The University of Phoenix, which focuses in online learning, is effectively the largest school in the U.S., with an enrollment of more than 300,000 students. Many higher education institutions are worried that the convenience and affordability of massive online courses may soon outweigh that of a traditional residential learning experience.
A 2011 Pew Research Center study found in a survey of college presidents that 77 percent of respondents said their institution offered online course offerings. Half said they believe most students at their schools will be enrolled in at least some online classes in the next 10 years.
But by emphasizing practical skills and a well-rounded experience more than just grades, an on-campus education is often billed as the better choice. The tools that make online classes so convenient — additional resources, practice questions, group forums — are underused by professors, even in regular classrooms. Integrating online elements is an important way to create a true, well-rounded educational experience.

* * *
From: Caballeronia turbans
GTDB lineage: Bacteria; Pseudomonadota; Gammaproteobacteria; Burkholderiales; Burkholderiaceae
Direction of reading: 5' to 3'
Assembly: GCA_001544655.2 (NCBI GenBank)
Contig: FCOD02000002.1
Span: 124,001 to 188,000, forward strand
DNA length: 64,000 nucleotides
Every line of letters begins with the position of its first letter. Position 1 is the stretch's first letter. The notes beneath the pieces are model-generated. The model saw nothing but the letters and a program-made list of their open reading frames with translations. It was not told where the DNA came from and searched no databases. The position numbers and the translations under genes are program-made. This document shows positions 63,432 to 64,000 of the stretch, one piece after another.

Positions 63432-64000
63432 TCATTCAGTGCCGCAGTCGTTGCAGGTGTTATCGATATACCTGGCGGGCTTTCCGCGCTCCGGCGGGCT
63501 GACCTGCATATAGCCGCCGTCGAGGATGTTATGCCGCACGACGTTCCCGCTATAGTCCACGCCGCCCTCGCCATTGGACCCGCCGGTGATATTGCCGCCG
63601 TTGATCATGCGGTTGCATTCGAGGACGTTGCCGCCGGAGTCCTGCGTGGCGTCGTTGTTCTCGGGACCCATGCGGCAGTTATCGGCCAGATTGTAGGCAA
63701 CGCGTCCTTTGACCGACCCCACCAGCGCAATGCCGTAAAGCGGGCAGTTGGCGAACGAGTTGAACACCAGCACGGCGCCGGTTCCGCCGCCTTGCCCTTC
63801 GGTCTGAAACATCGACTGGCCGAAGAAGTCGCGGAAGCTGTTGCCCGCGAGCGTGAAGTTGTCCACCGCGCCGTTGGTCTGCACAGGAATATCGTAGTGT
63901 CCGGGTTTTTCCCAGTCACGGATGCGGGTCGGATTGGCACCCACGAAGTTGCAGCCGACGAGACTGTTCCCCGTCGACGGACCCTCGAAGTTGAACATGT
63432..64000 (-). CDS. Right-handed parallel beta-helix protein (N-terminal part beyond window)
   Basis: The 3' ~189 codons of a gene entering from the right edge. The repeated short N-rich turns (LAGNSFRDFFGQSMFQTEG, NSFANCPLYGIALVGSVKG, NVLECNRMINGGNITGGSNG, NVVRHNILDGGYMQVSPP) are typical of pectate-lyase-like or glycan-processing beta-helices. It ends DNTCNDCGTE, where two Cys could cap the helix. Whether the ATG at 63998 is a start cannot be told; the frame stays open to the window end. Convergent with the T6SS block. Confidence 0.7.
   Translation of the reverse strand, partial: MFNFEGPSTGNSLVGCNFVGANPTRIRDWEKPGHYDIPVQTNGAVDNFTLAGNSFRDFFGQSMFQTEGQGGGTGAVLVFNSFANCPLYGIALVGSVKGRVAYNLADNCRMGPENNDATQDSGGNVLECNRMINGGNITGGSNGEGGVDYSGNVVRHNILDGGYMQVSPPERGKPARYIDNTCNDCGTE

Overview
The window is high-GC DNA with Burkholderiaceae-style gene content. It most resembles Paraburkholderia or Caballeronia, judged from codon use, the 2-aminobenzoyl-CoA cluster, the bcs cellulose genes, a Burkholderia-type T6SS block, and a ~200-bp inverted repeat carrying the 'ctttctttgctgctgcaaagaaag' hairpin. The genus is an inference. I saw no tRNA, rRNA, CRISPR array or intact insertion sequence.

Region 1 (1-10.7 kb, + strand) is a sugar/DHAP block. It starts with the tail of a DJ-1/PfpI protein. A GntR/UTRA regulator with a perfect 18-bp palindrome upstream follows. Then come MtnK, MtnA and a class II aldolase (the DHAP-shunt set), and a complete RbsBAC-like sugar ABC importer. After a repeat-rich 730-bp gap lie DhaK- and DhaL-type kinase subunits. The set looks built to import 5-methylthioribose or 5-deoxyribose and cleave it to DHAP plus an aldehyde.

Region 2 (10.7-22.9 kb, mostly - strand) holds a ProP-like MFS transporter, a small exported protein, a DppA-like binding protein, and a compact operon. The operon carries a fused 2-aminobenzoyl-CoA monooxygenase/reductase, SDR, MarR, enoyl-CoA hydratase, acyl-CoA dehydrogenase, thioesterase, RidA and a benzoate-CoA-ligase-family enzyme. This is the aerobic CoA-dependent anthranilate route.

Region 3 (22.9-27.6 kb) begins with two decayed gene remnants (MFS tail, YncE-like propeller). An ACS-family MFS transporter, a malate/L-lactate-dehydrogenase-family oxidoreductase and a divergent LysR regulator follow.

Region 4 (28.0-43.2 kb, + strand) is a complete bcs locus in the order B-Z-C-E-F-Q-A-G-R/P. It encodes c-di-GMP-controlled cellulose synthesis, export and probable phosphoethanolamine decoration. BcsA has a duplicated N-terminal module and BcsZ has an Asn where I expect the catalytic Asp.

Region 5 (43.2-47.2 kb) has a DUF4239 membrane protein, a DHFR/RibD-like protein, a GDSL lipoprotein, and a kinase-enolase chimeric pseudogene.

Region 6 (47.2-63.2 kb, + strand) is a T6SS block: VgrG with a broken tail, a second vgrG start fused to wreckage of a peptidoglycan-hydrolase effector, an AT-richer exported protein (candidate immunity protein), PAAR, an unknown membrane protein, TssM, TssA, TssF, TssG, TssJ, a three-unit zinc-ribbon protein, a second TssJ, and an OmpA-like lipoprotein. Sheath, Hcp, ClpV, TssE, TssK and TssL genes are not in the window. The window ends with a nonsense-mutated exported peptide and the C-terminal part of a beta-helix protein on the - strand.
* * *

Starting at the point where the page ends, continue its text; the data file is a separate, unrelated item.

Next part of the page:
Tuition rates for online courses at Ithaca College are the same as for on-campus ones. The cost of one credit at the college is $1,232, meaning a typical three-credit course would cost $3,696. Online classes also still limit the number of students per class.
However, Syracuse University, which charges a comparable $1,249 per credit hour, offers online credits for $679. Syracuse’s distance learning degree program offers students the opportunity to complete undergraduate degrees by taking courses online through the university. As Ithaca College expands its online courses with IC 20/20 it should take care to remain competitively affordable.
Online education will flourish no matter what higher education does to package itself with a neat, “better learning experience” tag. The college might be shaping initiatives based on online learning to compete and offer the best of both worlds, but it must make its prices comparable to other online classes.